[M]y first instrument was drums. As a kid I had all this nervous energy so I would just constantly tap on things, eventually my parents thought if they got me drum lessons I would stop tapping. The minute I picked up those drumsticks it was just over for me, I was just like ‘this is it.’ My drum teacher was like this legendary DC Jazz musician, but I would never really be prepared for practice so he used to get pretty frustrated with me, tell me I was throwing my parents money away and suggest I try the clarinet or something. He saw me playing years later and I saw him nodding as if to say ‘not bad’ and that was like the ultimate approval. But drumming was something that I only really did in high school after that I got so into song writing that I ceased to identify myself as a drummer.

Joshua Tillman, TLOBF Interview :: J. Tillman (2009)[8]

Fleet Foxes[edit]

In 2008, Tillman joined Seattle folk rock band Fleet Foxes as their drummer.[9] On his involvement with the band Tillman said: "People have really exaggerated my involvement with Fleet Foxes; they had two records done by the time I joined the band and the writing was already on the wall that they were going to be the next big thing. I just learned the drum parts for their songs and tried to execute them as best as I could."[8]

After extensive touring with Fleet Foxes, promoting their album Helplessness Blues, Tillman played his final show with the band in Tokyo on January 20, 2012.[13]

Father John Misty[edit]

On May 1, 2012, Tillman released the album Fear Fun under his new moniker Father John Misty.[14] When discussing his motivations behind the creation of the name, Tillman paraphrases Philip Roth: "'It’s all of me and none of me, if you can’t see that, you won’t get it.' What I call it is totally arbitrary, but I like the name. You’ve got to have a name. I never got to choose mine."[15] A couple of months prior to the release of the album a video was released for the song "Hollywood Forever Cemetery Sings" starring Parks and Recreation‍ '​s Aubrey Plaza. The album was a dramatic departure from any of Tillman's former releases. On how the album came about Tillman said: "I got into my van with enough mushrooms to choke a horse and started driving down the coast with nowhere to go. After a few weeks, I was writing a novel, which is where I finally found my narrative voice…. It was a while before that voice started manifesting in a musical way, but once I settled in the Laurel Canyon spider-shack where I’m living now, I spent months demoing all these weird-ass songs about weird-ass experiences almost in real-time, and kind of had this musical ‘Oh-there-I-am’ moment, identical to how I felt when I was writing the book."[16]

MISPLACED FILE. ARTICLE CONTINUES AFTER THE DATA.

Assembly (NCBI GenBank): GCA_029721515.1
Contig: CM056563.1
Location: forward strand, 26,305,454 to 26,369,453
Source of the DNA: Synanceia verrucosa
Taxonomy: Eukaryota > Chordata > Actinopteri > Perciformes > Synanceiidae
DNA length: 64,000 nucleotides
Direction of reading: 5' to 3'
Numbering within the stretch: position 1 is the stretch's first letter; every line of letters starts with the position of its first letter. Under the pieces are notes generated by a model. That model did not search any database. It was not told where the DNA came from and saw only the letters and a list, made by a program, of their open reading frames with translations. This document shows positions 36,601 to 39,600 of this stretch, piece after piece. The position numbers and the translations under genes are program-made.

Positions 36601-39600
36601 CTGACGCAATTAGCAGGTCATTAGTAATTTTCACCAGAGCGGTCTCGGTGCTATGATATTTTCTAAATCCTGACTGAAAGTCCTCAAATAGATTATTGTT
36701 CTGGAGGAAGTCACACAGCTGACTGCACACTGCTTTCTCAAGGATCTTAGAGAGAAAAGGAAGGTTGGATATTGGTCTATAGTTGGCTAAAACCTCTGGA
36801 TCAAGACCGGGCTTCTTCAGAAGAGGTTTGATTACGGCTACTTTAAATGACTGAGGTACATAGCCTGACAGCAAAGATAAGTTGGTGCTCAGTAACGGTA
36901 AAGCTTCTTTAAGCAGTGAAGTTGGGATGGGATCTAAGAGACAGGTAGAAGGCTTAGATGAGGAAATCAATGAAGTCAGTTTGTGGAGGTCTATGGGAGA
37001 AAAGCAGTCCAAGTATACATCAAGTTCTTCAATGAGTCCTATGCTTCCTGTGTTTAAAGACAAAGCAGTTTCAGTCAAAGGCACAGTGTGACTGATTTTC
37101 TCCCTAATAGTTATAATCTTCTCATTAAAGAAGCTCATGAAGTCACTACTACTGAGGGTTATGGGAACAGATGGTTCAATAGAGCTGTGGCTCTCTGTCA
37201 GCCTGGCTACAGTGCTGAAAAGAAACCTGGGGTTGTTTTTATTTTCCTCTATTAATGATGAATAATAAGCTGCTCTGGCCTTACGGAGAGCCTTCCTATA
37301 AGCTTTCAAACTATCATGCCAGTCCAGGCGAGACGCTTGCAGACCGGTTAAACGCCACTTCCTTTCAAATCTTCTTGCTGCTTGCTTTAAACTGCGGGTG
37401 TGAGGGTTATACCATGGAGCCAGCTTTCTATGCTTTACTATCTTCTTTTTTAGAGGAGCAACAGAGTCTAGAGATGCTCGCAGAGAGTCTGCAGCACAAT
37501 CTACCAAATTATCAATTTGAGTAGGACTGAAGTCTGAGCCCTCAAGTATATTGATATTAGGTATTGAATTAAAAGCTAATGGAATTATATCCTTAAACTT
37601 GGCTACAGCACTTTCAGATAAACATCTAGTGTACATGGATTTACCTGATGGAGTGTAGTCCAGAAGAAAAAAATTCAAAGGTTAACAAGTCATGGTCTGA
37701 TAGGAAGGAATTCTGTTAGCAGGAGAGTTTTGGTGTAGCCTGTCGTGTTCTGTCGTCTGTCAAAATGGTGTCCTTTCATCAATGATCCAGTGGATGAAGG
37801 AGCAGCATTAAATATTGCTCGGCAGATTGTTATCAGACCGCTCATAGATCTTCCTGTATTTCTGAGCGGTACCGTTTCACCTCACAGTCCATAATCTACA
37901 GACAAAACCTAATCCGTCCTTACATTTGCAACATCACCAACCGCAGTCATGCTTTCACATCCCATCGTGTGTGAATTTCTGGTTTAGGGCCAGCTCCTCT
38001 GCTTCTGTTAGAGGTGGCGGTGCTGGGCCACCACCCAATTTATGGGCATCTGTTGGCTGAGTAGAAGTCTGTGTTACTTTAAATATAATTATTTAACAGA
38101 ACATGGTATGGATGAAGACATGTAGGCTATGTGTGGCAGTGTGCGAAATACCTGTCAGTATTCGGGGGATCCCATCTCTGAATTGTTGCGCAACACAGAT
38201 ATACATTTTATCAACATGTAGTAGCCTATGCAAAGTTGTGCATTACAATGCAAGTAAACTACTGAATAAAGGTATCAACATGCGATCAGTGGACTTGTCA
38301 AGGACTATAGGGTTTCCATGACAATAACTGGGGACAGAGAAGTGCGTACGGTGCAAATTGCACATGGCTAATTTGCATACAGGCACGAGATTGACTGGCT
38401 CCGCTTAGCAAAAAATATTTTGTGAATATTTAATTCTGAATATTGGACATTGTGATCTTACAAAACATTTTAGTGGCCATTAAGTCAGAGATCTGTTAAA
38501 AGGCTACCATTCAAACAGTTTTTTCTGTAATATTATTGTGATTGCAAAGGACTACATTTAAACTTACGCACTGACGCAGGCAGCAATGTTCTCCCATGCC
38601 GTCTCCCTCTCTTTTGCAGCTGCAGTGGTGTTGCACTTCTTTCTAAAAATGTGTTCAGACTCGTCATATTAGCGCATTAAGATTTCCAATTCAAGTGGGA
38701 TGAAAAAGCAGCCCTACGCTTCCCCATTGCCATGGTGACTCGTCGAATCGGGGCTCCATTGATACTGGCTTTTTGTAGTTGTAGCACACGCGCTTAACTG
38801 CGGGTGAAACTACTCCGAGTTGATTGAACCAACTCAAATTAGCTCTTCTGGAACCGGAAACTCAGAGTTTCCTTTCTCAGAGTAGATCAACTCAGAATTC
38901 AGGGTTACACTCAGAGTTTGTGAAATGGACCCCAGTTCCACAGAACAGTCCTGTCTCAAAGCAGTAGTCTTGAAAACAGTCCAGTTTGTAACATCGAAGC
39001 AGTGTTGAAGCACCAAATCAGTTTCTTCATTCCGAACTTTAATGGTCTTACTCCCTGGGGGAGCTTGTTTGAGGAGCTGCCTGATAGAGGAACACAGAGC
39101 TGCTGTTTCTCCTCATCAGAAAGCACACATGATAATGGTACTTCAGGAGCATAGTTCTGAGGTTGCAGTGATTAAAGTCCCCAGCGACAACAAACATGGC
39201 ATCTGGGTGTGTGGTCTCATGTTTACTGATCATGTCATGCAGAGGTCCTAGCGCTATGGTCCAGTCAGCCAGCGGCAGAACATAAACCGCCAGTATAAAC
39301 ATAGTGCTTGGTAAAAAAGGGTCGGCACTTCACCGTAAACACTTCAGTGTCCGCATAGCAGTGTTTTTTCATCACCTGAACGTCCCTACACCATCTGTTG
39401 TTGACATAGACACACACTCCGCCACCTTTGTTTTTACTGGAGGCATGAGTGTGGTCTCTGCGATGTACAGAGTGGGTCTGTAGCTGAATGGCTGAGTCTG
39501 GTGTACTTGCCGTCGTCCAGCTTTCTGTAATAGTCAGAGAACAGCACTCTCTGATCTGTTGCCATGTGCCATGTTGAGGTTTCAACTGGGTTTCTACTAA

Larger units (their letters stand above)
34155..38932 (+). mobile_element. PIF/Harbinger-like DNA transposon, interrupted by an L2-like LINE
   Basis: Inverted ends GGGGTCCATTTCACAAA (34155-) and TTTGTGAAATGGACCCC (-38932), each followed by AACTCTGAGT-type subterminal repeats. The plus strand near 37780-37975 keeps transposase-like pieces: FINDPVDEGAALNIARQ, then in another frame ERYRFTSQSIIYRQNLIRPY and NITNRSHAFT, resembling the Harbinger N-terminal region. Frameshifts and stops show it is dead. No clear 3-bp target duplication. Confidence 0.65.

As Father John Misty, Tillman was featured on Kid Cudi's 2013 album Indicud.[17]

Tillman wrote an essay about Damien Jurado's recording, Brothers and Sisters of the Eternal Son (Secretly Canadian, 2014).[18] He also wrote the soundtrack for a short film called The History of Caves, directed by his wife, the filmmaker Emma Elizabeth Tillman.[19][20]

The upcoming Father John Misty release New Winter, paraphrased as a "Christmas Neu-Jazz Double Album",[21] must be considered a hoax. The "Limited Run Promotional Poster" available at the artist’s website quoted several paradoxes and made-up reviews (for example, from the Wall Street Journal, calling it the "new standard by which all seasonal music must now be measured", or from Spin, giving the release 10 out of 10 points and calling it an "[e]ssential year-round [sic] listening"). The poster text further states that the release will be sold as "compact disc" as well as "[l]imited edition prismatic hologram 6xLP on merlot and emerald semi-translucent 180 gram vinyl with original alternate-side etchings by Josh Tillman available till supplies last". The poster names five songs that are part of the track list: "Gesture I: Inoculation (Mother And Child)", "Gesture II: Feast Of Spirits", "Anacrusis Future Seed", "Naked Fire/The Fifth Season" and "Gemini".[22] No other official statements claim that New Winter will be an actual release, indicating that the poster is a creative marketing strategy rather than a promotional poster for a forthcoming record.

In February 2015, the album I Love You, Honeybear was released.[23]

Discography[edit]

Albums[edit]

as J. Tillman[edit]

as Father John Misty[edit]

EPs[edit]

Singles, contributions and covers[edit]

Singles[edit]

Contributions[edit]

Covers[edit]